10. The abrasive article of claim 1, wherein the wax is selected from the group consisting of paraffin wax, polyethylene wax, camuba wax, polypropylene wax, Ethylene bis stearamide (EBS) wax, and combinations thereof.

11. The abrasive article of any one of the previous claims, wherein the wax is present in the anti -loading size layer at a concentration of between about 1 percent by weight and about 15 percent by weight.

12. The abrasive article of claim 11, wherein the anti -loading size layer includes a latex, and wherein the latex is present in the precursor at a concentration of between about 0.01 percent by weight and about 15 percent by weight.

13. The abrasive article of any one of the previous claims, wherein the anti -loading size layer further comprises at least one of filler and a silane coupling agent.

14. The abrasive article of any one of the previous claims, wherein the article does not include a supersize coat.

15. An abrasive article comprising:

a backing comprising a first major surface and an opposing second major surface;

an abrasive layer bonded to at least a portion of the first major surface, the abrasive layer comprising abrasive particles retained in a make layer; and

an anti-loading size layer at least partially disposed on the abrasive layer, wherein the size layer comprises a size coat binder, wax, and a latex.

16. The abrasive article of claim 15, wherein the article demonstrates a Cut Durability of at least 40%.

17. The abrasive article of claim 16, wherein the wax includes a polyethylene wax.

18. The abrasive article of any of claims 14-17, wherein the latex is crosslinkable.

19. The abrasive article of claims 14-18, wherein the size layer includes a cured precursor, and wherein the precursor comprises wax and the size coat binder.

20. The abrasive article of any one of the previous claims, wherein the article does not include a supersize coat.

21. An abrasive article comprising:

a backing comprising a first major surface and an opposing second major surface;

an abrasive layer bonded to at least a portion of the first major surface, the abrasive layer comprising abrasive particles retained in a make layer; and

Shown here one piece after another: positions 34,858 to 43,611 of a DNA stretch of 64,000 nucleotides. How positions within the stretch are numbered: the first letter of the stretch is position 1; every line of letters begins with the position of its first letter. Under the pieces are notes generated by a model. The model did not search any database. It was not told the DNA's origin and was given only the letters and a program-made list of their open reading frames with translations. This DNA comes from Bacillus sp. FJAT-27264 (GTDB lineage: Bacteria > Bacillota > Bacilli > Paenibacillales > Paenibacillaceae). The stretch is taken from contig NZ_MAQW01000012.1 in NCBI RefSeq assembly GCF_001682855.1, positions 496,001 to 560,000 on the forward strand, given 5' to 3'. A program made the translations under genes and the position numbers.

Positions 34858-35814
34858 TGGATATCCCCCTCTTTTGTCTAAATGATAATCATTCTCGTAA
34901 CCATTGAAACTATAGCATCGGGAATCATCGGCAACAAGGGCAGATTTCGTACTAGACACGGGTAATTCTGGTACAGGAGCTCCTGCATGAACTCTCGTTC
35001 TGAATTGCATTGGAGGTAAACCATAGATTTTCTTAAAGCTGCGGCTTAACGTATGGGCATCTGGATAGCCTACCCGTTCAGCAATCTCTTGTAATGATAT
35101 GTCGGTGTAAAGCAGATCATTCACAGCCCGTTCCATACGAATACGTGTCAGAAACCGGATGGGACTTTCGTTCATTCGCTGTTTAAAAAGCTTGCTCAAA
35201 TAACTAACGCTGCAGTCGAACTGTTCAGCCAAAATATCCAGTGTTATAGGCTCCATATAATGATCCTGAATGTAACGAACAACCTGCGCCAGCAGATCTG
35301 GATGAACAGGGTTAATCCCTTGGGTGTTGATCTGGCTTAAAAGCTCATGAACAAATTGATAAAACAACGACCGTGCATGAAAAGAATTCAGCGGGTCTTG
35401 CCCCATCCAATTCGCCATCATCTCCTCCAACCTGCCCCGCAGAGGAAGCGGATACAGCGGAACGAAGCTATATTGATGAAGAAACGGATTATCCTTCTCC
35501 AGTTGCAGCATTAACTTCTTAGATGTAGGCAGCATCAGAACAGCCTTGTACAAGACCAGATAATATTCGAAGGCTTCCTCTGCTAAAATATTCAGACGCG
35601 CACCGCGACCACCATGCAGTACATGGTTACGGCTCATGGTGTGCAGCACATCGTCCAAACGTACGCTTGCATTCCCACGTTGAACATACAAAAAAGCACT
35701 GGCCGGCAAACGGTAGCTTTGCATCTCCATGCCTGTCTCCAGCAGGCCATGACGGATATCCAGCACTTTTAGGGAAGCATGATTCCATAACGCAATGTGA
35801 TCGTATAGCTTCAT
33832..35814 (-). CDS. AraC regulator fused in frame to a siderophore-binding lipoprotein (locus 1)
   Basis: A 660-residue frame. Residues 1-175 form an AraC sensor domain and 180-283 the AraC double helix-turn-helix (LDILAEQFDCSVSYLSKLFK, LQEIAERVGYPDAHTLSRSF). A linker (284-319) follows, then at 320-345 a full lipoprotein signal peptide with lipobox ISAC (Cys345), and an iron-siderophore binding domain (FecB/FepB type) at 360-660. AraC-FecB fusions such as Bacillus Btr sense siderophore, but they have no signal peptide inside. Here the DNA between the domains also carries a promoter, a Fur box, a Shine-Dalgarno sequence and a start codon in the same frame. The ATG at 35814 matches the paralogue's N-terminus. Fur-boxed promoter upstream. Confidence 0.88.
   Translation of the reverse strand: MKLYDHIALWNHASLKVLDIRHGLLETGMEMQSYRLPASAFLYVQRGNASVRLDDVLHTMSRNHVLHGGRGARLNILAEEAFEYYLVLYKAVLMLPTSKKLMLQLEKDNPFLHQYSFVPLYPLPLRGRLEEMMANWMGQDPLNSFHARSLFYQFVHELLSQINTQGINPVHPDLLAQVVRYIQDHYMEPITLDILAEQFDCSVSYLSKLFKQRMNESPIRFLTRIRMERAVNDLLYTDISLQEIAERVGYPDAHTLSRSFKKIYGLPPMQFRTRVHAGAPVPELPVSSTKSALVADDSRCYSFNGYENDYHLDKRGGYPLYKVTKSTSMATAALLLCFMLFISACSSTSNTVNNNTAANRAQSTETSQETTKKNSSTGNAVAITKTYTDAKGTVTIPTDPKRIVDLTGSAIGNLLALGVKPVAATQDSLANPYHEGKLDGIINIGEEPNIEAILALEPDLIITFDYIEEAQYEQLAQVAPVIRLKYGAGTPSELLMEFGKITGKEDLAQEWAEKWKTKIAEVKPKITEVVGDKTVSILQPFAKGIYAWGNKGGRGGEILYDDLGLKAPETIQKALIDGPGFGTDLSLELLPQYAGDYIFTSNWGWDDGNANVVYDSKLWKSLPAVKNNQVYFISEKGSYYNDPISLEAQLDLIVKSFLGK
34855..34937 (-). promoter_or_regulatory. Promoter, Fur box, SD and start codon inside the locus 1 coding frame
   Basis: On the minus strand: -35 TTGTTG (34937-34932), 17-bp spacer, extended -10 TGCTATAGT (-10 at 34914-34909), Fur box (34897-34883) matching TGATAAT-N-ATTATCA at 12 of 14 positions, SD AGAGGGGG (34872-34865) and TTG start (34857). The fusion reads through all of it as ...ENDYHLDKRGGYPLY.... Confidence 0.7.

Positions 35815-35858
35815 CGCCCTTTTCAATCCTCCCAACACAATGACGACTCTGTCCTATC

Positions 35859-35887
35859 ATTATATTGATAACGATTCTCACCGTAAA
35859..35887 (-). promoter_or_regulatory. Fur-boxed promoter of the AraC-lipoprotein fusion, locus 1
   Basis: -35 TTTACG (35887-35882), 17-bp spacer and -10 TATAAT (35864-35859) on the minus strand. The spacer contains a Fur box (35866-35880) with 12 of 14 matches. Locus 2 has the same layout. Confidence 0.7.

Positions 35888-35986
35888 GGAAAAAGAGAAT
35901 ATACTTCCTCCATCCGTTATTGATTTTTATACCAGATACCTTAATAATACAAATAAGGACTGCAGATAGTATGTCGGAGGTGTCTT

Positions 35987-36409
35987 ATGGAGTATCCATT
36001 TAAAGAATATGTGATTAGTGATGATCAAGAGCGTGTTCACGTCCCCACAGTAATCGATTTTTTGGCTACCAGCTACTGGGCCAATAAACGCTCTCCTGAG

an anti-loading size layer at least partially disposed on the abrasive layer, wherein the anti loading size layer comprises a urea formaldehyde resin, polyethylene wax, and a vinyl acetate latex.

Description:
ABRASIVE ARTICLES INCLUDING AN ANTI-LOADING SIZE LAYER

Background

There are numerous types of abrasive articles. For example, an abrasive article generally comprises abrasive particles bonded together as a bonded abrasive article, bonded to a backing as a coated abrasive article, or bonded into and/or onto a three-dimensional nonwoven substrate as a nonwoven abrasive article. Each type of abrasive article may also be provided in a variety of forms. For example, a coated abrasive article can comprise a first layer (also known as a make coat), a plurality of abrasive particles adhered thereto and therein, and a second layer (also known as a size coat). In some instances, a third layer (also known as a supersize coat) may be applied over the size coat. Alternatively, a coated abrasive article may be a lapping coated abrasive comprising an abrasive coating (which also can be referred to as an "abrasive layer") bonded to a backing where the abrasive coating comprises a plurality of abrasive particles dispersed in a binder. In addition, a coated abrasive article may be a structured abrasive comprising a plurality of precisely shaped abrasive composites bonded to a backing. In this instance, the abrasive composites comprise a plurality of abrasive particles. Abrasives articles are used to abrade a wide variety of substrates or workpieces made from, for example, wood, plastic, fiberglass, or soft metal alloys, or having a layer of enamel or paint. Typically, there is some degree of space between these abrasive particles. During the abrading process, material abraded from the substrate or workpiece, also known as swarf, tends to fill the spaces between abrasive particles. The filling of spaces between abrasive particles with swarf and the subsequent build-up of swarf is known as loading. Loading presents a concern because the life of the abrasive article is reduced and the cut rate of the abrasive article decreases (thus, more force may be required to abrade). In addition, loading is an exponential problem; once swarf begins to fill in the spaces between abrasive particles, the initial swarf acts as a "seed" or "nucleus" for additional loading.